Updated: Apr 6
In working with teachers who are running debating programs with their students, we’ve found that some teachers like to involve students in coming up with topics to debate. This is admirable and of course, when students are debating topics that are of interest to them, their enthusiasm, engagement and participation is much higher.
Although involving students in debating is wonderful, we’ve found that there can be pitfalls with having students choose the topics for a debate.
Brainstorming and deciding on topics with students can easily take up a full lesson. In Rise & Shine programs, we often only have 8 weeks of one-hour sessions and so to use a whole lesson on this is not effective. As such we usually choose the topics for the students based on things we think they will find interesting. In a class setting however, you may have more time to devote to this.
Another pitfall of allowing students to choose the topics is that in our experience, students are rarely able to phrase topics effectively. A good topic will be balanced (have sufficient points for and against), only contain one idea, be concise, be age-appropriate and meet the interests of the class. We strongly advise against allowing students to write their own topics because they are rarely able to write topics that are balanced, phrased well for a debate and uncomplicated. We do however, strongly encourage teachers to involve students in brainstorming ideas for topics, and there are a number of ways to involve the students in coming up with topics however, without requiring them to produce the final phrasing. 1. Students can come up with the idea of things they’re interested in, and teachers can then work out the final phrasing. For example, you can ask students to list things they’d like to debate about such as school uniforms, cheating in cricket or students having mobile phones in schools. 2. You could go through a process of elimination to arrive at a decision on the top favourite topics. It’s a good idea to tell students that they may not end up debating their favourite topic. You may also wish to consider what system you will use for assigning topics to students as you are choosing the final areas of interest. From there, you can develop wording around areas of interest that will create an effective topic. With the idea of ‘cheating in cricket,’ your topic could be about whether there should be harsher penalties for people caught cheating in sports, or whether sports celebrities make good role models. There are a number of different ways you could develop and phrase a topic around this idea.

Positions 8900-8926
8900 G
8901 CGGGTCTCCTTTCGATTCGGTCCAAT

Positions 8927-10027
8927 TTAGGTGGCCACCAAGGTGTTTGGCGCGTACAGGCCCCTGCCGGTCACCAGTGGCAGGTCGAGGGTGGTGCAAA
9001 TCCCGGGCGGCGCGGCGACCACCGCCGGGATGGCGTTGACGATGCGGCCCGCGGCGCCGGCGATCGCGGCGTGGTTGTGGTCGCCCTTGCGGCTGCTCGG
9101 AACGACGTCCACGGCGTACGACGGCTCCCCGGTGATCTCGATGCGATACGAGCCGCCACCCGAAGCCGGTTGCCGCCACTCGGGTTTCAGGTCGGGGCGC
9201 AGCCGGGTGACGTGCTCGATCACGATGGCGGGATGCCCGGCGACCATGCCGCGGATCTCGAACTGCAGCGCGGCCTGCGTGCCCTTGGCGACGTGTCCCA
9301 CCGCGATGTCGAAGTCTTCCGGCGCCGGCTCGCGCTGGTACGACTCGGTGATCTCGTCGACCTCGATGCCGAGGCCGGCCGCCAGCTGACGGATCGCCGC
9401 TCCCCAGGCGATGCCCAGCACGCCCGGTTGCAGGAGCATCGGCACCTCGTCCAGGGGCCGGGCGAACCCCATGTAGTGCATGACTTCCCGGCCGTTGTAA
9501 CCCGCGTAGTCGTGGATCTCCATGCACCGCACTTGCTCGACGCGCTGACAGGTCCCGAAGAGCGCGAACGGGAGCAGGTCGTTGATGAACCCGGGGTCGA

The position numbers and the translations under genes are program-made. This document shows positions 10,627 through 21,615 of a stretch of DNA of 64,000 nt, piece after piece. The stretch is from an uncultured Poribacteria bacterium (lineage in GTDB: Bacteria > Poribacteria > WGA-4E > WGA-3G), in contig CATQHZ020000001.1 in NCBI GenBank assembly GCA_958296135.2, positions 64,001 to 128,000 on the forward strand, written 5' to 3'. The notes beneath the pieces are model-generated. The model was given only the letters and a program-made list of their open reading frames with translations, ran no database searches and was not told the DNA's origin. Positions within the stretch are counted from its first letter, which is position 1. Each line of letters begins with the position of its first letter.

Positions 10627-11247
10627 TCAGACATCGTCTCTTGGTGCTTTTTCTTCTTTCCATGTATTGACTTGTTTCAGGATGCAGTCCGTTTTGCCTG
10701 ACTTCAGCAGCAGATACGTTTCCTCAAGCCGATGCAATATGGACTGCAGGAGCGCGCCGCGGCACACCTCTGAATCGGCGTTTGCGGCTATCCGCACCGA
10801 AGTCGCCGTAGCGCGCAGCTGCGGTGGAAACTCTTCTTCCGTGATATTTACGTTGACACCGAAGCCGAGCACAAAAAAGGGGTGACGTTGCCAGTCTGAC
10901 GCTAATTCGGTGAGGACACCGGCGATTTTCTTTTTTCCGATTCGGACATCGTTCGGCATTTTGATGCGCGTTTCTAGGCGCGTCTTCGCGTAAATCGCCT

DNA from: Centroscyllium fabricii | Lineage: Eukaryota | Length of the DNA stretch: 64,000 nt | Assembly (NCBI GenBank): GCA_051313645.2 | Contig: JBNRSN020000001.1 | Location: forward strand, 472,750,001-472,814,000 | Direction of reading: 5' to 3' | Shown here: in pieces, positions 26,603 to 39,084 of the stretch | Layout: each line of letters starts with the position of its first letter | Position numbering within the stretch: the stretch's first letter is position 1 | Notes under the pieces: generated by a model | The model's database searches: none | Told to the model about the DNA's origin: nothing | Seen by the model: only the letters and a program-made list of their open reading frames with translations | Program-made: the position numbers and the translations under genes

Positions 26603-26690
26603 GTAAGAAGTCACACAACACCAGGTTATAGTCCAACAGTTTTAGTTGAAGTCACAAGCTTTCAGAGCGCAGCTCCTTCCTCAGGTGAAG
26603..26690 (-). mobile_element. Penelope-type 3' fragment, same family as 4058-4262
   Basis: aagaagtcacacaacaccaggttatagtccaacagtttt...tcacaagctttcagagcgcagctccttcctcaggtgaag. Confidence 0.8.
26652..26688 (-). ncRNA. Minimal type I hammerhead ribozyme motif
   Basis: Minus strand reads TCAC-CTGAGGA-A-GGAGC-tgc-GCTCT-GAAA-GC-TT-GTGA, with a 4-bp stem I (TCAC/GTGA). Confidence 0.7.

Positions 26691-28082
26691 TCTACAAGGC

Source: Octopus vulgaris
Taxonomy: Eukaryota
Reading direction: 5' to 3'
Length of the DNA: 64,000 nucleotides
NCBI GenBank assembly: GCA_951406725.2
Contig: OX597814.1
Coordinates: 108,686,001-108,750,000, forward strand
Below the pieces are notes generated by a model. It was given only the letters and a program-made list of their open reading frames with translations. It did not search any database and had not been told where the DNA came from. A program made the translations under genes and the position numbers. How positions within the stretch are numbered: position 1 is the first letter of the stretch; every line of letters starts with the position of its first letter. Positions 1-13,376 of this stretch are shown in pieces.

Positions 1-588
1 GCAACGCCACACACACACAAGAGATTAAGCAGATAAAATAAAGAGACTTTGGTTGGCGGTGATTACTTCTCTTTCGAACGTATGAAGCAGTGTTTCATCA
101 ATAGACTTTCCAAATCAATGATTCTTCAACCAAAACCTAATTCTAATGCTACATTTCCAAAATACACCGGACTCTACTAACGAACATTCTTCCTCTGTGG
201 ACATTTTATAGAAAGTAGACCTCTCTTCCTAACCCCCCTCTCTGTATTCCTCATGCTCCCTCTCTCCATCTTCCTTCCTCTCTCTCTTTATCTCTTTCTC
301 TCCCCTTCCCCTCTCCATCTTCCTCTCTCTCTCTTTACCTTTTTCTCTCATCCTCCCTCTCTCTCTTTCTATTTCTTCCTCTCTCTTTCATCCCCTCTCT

3. Ask students to look at the website “BTN - Behind the News” and explore the stories there, and make a list of the current affairs stories that most interest them. From there, teachers could develop the issues of interest into debate topics.
BTN is a current affairs program for primary school students. It discusses a range of issues that are relevant to young people and often provides links to sources of further information and articles which can be helpful. Choosing topics that are associated with a “Behind the News” story also allows you to show the video to the students as a great introduction to their topic. With these ideas in mind, you’ll be able to write great debate topics that your students will love exploring and feel that they’ve been involved in creating.